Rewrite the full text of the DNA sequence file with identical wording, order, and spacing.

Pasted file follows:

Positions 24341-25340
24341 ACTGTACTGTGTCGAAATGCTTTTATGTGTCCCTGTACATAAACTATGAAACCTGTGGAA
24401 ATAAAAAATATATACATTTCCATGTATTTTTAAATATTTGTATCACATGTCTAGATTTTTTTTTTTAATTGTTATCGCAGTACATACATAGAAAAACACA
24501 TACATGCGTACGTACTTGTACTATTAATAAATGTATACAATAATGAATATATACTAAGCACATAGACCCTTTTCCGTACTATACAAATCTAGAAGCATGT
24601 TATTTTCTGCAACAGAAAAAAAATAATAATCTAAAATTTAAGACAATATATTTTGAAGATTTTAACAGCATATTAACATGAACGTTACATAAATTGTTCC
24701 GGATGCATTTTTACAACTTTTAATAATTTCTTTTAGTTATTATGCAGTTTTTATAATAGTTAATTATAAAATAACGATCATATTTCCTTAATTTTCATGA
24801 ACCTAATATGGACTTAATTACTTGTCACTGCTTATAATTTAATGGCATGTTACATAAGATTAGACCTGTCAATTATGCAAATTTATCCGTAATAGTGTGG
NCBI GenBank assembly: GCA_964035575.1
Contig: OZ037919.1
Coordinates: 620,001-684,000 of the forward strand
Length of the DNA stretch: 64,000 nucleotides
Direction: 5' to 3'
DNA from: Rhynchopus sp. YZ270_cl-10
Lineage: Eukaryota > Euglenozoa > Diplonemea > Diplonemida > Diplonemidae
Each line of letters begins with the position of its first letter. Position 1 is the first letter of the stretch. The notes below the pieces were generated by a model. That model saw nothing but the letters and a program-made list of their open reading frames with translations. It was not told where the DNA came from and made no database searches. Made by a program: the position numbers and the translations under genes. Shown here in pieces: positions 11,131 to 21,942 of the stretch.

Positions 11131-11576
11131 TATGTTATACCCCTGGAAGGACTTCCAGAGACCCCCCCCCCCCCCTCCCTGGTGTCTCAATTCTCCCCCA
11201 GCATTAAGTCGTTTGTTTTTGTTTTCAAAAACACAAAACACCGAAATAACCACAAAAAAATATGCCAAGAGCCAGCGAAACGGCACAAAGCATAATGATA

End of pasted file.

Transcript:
Positions 24341-25340
24341 ACTGTACTGTGTCGAAATGCTTTTATGTGTCCCTGTACATAAACTATGAAACCTGTGGAA
24401 ATAAAAAATATATACATTTCCATGTATTTTTAAATATTTGTATCACATGTCTAGATTTTTTTTTTTAATTGTTATCGCAGTACATACATAGAAAAACACA
24501 TACATGCGTACGTACTTGTACTATTAATAAATGTATACAATAATGAATATATACTAAGCACATAGACCCTTTTCCGTACTATACAAATCTAGAAGCATGT
24601 TATTTTCTGCAACAGAAAAAAAATAATAATCTAAAATTTAAGACAATATATTTTGAAGATTTTAACAGCATATTAACATGAACGTTACATAAATTGTTCC
24701 GGATGCATTTTTACAACTTTTAATAATTTCTTTTAGTTATTATGCAGTTTTTATAATAGTTAATTATAAAATAACGATCATATTTCCTTAATTTTCATGA
24801 ACCTAATATGGACTTAATTACTTGTCACTGCTTATAATTTAATGGCATGTTACATAAGATTAGACCTGTCAATTATGCAAATTTATCCGTAATAGTGTGG
NCBI GenBank assembly: GCA_964035575.1
Contig: OZ037919.1
Coordinates: 620,001-684,000 of the forward strand
Length of the DNA stretch: 64,000 nucleotides
Direction: 5' to 3'
DNA from: Rhynchopus sp. YZ270_cl-10
Lineage: Eukaryota > Euglenozoa > Diplonemea > Diplonemida > Diplonemidae
Each line of letters begins with the position of its first letter. Position 1 is the first letter of the stretch. The notes below the pieces were generated by a model. That model saw nothing but the letters and a program-made list of their open reading frames with translations. It was not told where the DNA came from and made no database searches. Made by a program: the position numbers and the translations under genes. Shown here in pieces: positions 11,131 to 21,942 of the stretch.

Positions 11131-11576
11131 TATGTTATACCCCTGGAAGGACTTCCAGAGACCCCCCCCCCCCCCTCCCTGGTGTCTCAATTCTCCCCCA
11201 GCATTAAGTCGTTTGTTTTTGTTTTCAAAAACACAAAACACCGAAATAACCACAAAAAAATATGCCAAGAGCCAGCGAAACGGCACAAAGCATAATGATA